Hun Sent told government officials that even with the loss of the trade privileges, Cambodia would be able to export its products to the EU as before. It would earn lower profits, but the EU would no longer be able to threaten or put any conditions on Cambodia, he said.
The EU announced earlier this year that it would begin a monitoring process to decide whether to end duty-free and quota-free imports from Cambodia because of concerns about its poor record in human and labor rights. Cambodia is one of several developing nations with which the EU has an "Everything But Arms" — EBA — scheme granting preferential access to the European market for things other than weapons.
The EU on Nov. 12 handed over its preliminary evaluation report to Cambodia, allowing one month for a response. The report is confidential, but it is believed to be critical of Cambodia for failing to improve its rights record.
A decision on whether to withdraw the privileges is supposed to be made by February next year. The clothing and footwear industry is Cambodia's biggest export sector, employing nearly 800,000 people in about 1,000 garment and shoe factories. In 2018, the Southeast Asian country shipped nearly $10 billion worth of products to the United States and Europe.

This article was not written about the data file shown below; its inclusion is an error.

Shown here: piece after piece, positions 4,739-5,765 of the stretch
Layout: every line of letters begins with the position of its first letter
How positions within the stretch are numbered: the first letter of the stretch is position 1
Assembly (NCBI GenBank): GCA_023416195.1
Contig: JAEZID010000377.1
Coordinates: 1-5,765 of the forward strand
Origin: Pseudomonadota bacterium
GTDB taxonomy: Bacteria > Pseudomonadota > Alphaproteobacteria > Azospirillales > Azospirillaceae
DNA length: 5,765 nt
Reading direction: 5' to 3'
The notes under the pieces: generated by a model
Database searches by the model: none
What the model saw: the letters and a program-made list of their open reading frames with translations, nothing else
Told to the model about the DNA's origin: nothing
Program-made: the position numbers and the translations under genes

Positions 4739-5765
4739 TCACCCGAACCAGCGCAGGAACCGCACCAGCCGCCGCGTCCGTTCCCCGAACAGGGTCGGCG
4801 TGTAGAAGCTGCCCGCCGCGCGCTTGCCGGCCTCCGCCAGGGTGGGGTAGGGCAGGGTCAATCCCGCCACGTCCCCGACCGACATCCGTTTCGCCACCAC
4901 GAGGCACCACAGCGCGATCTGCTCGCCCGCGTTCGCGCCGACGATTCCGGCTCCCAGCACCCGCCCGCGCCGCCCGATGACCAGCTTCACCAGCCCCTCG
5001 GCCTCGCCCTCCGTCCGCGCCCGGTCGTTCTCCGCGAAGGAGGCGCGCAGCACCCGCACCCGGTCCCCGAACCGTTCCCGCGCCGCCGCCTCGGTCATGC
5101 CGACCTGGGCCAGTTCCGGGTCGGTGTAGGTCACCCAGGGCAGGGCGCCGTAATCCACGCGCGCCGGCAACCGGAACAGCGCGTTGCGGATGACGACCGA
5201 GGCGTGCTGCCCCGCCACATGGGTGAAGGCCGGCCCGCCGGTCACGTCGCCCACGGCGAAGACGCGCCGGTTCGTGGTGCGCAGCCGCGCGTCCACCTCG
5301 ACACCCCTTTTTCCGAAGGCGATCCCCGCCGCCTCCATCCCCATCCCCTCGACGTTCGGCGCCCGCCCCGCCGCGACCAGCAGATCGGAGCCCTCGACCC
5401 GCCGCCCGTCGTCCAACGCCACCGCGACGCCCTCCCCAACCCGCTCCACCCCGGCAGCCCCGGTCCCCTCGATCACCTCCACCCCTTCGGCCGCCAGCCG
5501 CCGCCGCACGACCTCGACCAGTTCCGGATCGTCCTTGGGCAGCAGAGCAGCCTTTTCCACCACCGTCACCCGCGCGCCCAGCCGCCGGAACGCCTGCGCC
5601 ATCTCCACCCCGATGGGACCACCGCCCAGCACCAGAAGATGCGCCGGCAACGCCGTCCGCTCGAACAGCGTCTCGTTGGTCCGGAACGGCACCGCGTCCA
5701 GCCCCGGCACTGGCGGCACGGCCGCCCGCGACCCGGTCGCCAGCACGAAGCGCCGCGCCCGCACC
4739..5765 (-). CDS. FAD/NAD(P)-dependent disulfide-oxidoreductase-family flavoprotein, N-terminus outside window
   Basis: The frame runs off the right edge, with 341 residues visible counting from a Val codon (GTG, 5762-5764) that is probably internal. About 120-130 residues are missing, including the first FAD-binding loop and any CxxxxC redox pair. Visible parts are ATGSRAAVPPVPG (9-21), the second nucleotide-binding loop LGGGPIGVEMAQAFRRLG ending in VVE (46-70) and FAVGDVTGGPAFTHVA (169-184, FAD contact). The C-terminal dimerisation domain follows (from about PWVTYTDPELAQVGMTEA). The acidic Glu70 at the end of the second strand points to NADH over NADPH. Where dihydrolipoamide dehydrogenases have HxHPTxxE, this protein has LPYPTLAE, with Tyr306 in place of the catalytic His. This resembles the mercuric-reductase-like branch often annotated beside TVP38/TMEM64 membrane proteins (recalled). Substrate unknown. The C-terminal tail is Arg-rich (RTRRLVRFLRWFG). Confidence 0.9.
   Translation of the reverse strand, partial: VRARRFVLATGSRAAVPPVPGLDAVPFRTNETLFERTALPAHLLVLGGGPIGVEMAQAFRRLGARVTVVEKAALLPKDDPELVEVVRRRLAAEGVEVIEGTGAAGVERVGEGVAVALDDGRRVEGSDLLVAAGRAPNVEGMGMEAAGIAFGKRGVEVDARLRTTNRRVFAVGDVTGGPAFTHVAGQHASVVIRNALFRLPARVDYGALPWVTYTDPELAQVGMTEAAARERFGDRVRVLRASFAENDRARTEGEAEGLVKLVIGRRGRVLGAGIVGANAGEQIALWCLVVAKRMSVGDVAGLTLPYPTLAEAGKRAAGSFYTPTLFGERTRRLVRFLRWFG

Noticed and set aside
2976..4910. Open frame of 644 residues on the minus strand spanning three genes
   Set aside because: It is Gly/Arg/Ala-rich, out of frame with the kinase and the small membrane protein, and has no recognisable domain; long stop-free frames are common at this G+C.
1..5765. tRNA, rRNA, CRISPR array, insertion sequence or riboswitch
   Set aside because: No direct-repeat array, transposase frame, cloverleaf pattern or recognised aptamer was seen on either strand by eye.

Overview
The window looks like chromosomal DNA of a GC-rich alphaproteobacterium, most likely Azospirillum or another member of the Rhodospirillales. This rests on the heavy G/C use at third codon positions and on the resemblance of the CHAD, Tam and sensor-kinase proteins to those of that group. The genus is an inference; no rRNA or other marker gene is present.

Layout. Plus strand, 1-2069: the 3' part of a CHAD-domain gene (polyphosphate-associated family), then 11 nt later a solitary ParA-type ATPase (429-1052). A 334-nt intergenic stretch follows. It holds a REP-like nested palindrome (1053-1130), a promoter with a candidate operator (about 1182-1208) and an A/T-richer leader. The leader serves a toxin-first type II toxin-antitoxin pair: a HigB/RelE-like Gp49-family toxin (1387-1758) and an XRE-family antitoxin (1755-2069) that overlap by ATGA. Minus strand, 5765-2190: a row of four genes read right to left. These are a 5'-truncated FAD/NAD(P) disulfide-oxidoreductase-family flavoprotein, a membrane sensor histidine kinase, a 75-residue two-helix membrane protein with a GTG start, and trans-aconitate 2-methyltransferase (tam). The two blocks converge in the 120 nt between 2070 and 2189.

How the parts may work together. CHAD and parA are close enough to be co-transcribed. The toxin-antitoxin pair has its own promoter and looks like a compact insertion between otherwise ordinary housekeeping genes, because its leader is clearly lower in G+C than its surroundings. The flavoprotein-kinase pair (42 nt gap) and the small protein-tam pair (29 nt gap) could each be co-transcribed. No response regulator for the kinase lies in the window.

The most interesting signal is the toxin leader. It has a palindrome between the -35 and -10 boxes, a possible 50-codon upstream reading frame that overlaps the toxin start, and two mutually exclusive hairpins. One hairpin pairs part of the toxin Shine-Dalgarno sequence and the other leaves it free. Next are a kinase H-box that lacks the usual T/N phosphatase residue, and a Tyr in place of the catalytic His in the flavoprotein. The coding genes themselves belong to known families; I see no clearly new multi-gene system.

Momentum to review Cambodia's privileges grew after last July's general election, in which Prime Minister Hun Sen's Cambodian People's Party won all 125 National Assembly seats. The EU and others charged that the election was unfair and unfree because the sole credible opposition party, the Cambodia National Rescue Party was dissolved in November 2017 by Cambodia's Supreme Court, generally seen as being under the government's influence.
Hun Sen charged that the conditions the EU wanted his government to follow violated Cambodian law as well as its independence and sovereignty. He said Cambodia did not want to lose its EBA privileges, but could not accept the trade-offs involved.
"Now they (EU) have threatened us by asking us to do this and do that ... but we have responded that we can't exchange our sovereignty to plead for their gifts or their sympathies,” he said. Hun Sen said his government has been preparing for the loss of EBA status since March this year, and that losing it was just a matter of time because as Cambodia’s economic strength grows it will no longer be eligible under the EU’s requirements.